One of 2015’s most groundbreaking rulings overturned some long-standing liability precedents regarding cruise ships, and a number of cruise ship plaintiffs within the U.S.’s 11th circuit (including jurisdictions in Alabama, Florida, and Georgia) will now have their days in court. Also resulting from this ruling is the revival of the slip-and-fall injury of plaintiff Teresa Sorrels, who was injured aboard a Norwegian Sky cruise liner in 2012.
Sorrels, while on the cruise with her husband, slipped and fell on the cruise deck the morning after a severe rainstorm and suffered a fractured wrist. She alleges that the design of the primarily teak wood deck did not meet Coefficient of Friction (COF) standards – which refer to the degree of slip-resistance – for employees and passengers of the cruise ship. In slip-and-fall cases involving dangerous or defective surfaces, the surface’s COF may be a crucial factor in determining liability for the accident; the higher the surface’s COF, the less friction and greater risk of slipping there will be.
While evidence relating to COF is usually presented by expert witnesses, the U.S. District Court for the Southern District of Florida allegedly abused its discretion in Sorrels’s case by not allowing her expert witness to testify and excluding all expert testimony. The district court granted “summary judgment” in favor of Norwegian Sky, and the 11th Circuit’s three-judge panel (Judges Jones, Jordan, and Pryor) claims this to be an error because the plaintiff’s expert testimony would have focused on COF standards for both employees and passengers rather than separate standards; the latter was advocated in court by the defendant cruise liner. The 11th Circuit found the application of separate standards to be incorrect, as employees and passengers traverse most of the same deck areas.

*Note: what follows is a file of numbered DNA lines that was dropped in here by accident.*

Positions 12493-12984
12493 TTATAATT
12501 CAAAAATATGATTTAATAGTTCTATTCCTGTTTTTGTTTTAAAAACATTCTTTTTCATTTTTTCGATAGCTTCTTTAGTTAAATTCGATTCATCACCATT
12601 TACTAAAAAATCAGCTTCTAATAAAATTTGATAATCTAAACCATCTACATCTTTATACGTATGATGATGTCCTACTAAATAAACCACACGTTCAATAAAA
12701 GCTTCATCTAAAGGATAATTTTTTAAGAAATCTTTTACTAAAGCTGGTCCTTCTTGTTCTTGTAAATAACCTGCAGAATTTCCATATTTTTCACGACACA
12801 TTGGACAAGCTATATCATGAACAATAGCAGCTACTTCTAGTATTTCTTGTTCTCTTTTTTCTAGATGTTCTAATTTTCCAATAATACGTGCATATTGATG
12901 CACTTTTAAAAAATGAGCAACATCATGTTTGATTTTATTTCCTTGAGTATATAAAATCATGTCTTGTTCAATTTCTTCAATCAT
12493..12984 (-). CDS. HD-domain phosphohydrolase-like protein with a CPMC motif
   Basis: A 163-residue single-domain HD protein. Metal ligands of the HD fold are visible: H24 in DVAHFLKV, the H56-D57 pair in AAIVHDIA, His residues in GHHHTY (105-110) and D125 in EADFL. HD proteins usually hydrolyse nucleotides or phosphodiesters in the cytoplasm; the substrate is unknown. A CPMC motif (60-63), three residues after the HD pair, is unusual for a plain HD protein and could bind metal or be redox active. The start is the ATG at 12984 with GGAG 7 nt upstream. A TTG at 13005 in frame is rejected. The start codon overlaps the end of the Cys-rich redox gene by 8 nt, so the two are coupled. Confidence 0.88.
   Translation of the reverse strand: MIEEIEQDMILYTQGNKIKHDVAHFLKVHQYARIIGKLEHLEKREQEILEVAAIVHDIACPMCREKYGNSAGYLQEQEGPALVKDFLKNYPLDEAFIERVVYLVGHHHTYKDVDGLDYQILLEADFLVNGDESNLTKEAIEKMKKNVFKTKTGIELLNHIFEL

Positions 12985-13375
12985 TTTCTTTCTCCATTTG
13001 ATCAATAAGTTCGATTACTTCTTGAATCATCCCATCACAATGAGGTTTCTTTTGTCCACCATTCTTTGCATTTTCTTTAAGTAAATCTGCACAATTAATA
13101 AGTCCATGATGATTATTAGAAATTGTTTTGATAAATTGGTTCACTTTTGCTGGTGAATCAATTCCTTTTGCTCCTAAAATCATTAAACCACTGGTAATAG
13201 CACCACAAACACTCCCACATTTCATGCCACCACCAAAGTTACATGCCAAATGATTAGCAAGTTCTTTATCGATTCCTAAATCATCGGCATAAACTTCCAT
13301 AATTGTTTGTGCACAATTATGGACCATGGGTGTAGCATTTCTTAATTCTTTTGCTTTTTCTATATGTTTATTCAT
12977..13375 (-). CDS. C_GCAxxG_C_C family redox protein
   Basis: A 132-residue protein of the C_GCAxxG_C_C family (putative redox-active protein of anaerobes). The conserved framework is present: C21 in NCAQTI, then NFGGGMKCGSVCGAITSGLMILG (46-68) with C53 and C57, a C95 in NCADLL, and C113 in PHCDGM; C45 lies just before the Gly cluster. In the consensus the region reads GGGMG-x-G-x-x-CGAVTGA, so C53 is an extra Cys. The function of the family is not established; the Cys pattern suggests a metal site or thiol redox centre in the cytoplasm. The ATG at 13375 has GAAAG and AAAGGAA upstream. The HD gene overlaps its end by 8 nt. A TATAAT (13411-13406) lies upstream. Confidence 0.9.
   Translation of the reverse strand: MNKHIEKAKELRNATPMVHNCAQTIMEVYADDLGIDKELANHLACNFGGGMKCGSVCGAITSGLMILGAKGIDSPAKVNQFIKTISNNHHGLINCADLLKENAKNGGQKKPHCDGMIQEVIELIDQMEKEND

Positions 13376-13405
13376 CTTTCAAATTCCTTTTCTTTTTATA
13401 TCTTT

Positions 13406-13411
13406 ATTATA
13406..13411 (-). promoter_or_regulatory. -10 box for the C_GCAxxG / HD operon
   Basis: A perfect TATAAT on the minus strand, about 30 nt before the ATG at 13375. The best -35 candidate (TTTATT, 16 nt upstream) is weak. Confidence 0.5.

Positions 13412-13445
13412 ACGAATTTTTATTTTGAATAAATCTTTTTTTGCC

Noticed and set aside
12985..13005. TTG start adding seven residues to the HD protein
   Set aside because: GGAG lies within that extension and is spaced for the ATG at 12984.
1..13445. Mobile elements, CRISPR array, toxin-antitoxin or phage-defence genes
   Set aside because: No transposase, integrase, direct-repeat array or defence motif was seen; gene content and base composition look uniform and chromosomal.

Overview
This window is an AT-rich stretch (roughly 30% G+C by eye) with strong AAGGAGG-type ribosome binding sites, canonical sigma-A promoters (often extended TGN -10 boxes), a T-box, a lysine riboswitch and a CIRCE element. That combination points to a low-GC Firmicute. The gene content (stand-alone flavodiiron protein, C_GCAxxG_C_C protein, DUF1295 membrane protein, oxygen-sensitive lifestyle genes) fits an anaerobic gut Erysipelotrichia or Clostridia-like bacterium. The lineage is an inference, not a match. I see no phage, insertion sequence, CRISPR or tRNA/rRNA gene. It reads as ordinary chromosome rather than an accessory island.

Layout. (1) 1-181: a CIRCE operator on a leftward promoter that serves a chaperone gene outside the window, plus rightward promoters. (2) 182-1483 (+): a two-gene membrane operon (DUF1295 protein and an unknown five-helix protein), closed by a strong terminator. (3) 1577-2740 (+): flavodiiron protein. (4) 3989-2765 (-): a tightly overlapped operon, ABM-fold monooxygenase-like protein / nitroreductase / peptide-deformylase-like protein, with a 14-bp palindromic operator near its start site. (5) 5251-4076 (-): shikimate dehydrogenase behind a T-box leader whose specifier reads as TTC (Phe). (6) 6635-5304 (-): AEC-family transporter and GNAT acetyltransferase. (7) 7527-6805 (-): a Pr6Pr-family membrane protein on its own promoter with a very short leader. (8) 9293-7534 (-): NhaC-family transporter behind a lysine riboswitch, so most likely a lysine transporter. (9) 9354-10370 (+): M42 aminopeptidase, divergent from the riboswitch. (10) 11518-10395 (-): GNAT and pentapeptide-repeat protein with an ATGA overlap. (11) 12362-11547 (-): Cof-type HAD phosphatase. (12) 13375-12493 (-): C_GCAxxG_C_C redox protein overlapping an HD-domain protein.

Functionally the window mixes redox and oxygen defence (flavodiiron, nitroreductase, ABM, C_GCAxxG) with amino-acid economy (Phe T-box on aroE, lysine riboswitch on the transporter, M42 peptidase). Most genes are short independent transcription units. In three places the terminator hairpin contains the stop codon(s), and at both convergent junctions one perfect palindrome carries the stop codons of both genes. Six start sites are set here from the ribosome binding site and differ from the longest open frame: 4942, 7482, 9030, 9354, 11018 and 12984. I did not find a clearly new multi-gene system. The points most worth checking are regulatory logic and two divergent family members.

The district court initially dismissed Sorrels’s expert testimony under two precedents: “Dr. Zollo’s (the expert in the case) COF testing area had not covered the path Ms. Sorrels traveled before she slipped;” and the plaintiff “failed to show that the same conditions existed on the deck at the time she fell.”
Despite conflict within the district court, justice may still be served. “We are very pleased with the decision because now our clients will get their day in court,” said Carol Lynn Finklehoff, the plaintiffs’ counsel. “There’s a long history on all of the cruise lines of people falling in these areas, and the cruise lines always try to deny liability.”
The case is: Sorrels v. NCL (Bahamas) Ltd. d.b.a. Norwegian Cruise Line, Case No. 13-15858 in the U.S. Court of Appeals for the 11th Circuit.
If you or a loved one has been injured in an accident on a cruise ship due to negligence, contact Mike Agruss Law for a free consultation. We are a Chicago-based injury law firm representing individuals (and their families) who have suffered an injury in an accident. We will handle your case quickly and advise you every step of the way, and we will not hesitate to go to trial for you.
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